Friday, September 24, 2010

Why Mark Dayton is wrong again!

Mark Dayton, the bored Trust Fund Baby who is perpetually running for a political office he's woefully incompetent to hold, is on the campaign trail again with one of the oldest class-envy schticks the Democrats have relied on for generations: Make the Rich Pay Their Fair Share.

Now, no one can really define what their "fair" share is, considering the top 20% pay 80% of the taxes. Do they think they should pay ALL the taxes and let the rest of us live tax free? Would that be "fair"?

The reality is, this Democrat/Dayton forumula has been tried time and time again with disasterous results.

Here's the tax realities in a report from the Congressional Budget office:

The overwhelming majority of federal income taxes are paid by the highest income earners with the top 1% of income earners paying approximately 32% of all income taxes. The top 5% pays 51.4% while top 10% of high income earners, pay 63.5%. Drop to the top 20% of income earners and you find they pay 78% of all federal income taxes.

So it's the the old 80/20 Rule in action...80% of the federal government bill is paid by 20% of the workers.

So let's see how the "Tax the Rich" concept works in the real world: From the Wall Street Journal:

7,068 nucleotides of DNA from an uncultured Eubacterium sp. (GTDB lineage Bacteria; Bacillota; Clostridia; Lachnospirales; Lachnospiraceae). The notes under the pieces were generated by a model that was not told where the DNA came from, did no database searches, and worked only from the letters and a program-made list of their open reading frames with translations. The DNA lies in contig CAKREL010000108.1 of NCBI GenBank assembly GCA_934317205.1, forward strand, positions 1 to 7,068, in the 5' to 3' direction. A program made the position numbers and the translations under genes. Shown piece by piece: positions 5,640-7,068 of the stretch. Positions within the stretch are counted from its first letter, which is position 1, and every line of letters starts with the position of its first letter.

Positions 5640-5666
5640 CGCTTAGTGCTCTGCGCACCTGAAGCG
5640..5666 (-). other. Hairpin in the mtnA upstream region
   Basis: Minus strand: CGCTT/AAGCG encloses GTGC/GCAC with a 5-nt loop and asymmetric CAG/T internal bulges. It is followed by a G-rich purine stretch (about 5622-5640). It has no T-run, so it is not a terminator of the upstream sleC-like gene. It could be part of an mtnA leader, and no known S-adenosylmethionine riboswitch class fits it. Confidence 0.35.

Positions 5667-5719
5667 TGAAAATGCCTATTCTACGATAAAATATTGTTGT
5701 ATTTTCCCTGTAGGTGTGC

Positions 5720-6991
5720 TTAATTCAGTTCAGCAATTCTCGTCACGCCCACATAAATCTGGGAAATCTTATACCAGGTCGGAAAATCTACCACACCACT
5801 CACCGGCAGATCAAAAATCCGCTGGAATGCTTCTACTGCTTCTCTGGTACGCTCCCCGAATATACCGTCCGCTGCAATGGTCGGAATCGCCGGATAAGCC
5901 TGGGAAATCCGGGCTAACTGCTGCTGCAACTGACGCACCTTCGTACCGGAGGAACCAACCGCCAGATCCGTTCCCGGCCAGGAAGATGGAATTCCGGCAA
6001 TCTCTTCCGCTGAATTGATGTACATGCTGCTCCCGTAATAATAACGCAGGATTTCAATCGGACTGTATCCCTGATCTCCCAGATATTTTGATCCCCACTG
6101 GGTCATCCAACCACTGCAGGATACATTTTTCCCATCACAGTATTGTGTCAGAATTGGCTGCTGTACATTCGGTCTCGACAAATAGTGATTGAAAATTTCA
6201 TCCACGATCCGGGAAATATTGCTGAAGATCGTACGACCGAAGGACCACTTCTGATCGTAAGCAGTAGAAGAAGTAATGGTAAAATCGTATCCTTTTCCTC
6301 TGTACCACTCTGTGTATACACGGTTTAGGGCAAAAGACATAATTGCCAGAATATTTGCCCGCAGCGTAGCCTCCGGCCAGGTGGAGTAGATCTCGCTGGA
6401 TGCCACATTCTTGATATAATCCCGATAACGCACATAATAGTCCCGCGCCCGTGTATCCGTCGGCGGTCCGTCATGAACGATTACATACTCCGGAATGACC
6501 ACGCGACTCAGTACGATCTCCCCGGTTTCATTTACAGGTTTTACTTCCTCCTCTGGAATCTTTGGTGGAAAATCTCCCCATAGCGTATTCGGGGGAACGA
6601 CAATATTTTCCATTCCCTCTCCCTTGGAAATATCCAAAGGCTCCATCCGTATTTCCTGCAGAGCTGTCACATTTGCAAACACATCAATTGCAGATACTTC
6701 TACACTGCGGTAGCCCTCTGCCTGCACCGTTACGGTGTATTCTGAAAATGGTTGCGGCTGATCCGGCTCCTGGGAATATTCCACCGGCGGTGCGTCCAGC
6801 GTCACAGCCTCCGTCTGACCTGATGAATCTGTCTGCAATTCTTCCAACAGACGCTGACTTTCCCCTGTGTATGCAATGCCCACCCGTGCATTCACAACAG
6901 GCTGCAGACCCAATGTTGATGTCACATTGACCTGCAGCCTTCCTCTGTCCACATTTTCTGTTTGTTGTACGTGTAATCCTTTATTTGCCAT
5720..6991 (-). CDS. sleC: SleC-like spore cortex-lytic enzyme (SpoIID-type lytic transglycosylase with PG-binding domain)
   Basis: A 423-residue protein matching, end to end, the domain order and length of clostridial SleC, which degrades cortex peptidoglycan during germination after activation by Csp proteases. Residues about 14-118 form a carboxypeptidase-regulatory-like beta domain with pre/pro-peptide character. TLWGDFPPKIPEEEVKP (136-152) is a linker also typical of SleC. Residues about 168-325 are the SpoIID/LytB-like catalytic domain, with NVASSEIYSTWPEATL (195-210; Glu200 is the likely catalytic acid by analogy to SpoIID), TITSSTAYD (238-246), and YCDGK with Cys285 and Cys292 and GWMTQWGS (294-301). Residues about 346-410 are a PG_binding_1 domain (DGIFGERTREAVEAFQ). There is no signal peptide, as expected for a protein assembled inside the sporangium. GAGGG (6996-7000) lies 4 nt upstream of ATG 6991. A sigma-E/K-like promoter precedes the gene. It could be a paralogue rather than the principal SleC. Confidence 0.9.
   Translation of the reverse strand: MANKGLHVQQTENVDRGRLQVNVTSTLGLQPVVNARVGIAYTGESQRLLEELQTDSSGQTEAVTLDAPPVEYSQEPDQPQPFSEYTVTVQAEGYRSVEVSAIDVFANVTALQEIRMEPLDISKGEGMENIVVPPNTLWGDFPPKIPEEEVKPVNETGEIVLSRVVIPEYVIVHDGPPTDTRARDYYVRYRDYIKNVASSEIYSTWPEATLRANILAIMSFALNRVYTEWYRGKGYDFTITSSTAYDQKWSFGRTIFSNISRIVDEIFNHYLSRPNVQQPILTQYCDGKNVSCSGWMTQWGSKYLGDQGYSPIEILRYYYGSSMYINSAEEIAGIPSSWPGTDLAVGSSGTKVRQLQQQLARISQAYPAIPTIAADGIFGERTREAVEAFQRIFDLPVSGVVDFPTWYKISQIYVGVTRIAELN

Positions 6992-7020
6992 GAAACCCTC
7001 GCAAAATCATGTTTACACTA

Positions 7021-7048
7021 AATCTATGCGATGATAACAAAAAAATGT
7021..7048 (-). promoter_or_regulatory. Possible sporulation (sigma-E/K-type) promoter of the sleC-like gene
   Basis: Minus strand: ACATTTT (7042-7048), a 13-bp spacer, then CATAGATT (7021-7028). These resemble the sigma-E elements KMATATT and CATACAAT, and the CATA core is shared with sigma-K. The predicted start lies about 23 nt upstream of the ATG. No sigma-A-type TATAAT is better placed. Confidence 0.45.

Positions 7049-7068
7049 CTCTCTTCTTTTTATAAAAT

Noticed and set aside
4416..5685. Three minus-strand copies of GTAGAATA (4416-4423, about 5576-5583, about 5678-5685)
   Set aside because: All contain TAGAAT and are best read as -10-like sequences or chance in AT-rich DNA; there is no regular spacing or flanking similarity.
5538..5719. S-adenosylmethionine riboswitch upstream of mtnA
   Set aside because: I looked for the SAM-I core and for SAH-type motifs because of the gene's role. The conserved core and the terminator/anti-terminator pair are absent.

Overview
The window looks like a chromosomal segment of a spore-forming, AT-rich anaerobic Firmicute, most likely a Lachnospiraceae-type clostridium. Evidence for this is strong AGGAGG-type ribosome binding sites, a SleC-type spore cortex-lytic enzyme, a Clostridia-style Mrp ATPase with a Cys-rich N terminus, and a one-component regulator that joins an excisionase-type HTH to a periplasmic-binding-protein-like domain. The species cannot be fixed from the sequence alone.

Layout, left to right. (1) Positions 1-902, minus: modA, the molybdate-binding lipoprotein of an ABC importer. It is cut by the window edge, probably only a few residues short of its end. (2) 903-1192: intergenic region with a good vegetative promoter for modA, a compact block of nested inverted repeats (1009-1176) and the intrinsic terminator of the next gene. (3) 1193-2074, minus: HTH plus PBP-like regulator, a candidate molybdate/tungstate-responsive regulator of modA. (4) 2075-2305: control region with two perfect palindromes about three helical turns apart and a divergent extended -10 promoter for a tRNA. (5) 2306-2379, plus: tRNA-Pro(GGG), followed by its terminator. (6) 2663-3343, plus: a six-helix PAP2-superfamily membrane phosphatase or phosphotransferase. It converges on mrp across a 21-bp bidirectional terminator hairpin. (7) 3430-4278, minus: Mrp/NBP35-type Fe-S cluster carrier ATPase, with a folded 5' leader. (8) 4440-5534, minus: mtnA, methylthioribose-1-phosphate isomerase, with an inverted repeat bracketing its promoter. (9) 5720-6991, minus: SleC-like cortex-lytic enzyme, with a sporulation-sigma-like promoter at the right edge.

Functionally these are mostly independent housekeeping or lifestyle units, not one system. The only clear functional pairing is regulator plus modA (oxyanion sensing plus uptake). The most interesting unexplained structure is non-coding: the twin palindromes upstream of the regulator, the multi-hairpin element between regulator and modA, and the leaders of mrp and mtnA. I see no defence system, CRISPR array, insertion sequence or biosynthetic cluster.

Here's a two-minute drill in soak-the-rich economics:

Maryland couldn't balance its budget last year, so the state tried to close the shortfall by fleecing the wealthy. Politicians in Annapolis created a millionaire tax bracket, raising the top marginal income-tax rate to 6.25%. And because cities such as Baltimore and Bethesda also impose income taxes, the state-local tax rate can go as high as 9.45%. Governor Martin O'Malley, a dedicated class warrior, declared that these richest 0.3% of filers were "willing and able to pay their fair share." The Baltimore Sun predicted the rich would "grin and bear it."

One year later, nobody's grinning. One-third of the millionaires have disappeared from Maryland tax rolls. In 2008 roughly 3,000 million-dollar income tax returns were filed by the end of April. This year there were 2,000, which the state comptroller's office concedes is a "substantial decline." On those missing returns, the government collects 6.25% of nothing. Instead of the state coffers gaining the extra $106 million the politicians predicted, millionaires paid $100 million less in taxes than they did last year -- even at higher rates.

Surprise, surprise....stick someone with more of the bill and they decide to leave!

So if we end up with Governor Mark "Moonbat" Dayton as governor of Minnesota and has his way, be prepared for even more revenue shortfalls as we drive those who are paying the bills out of the state.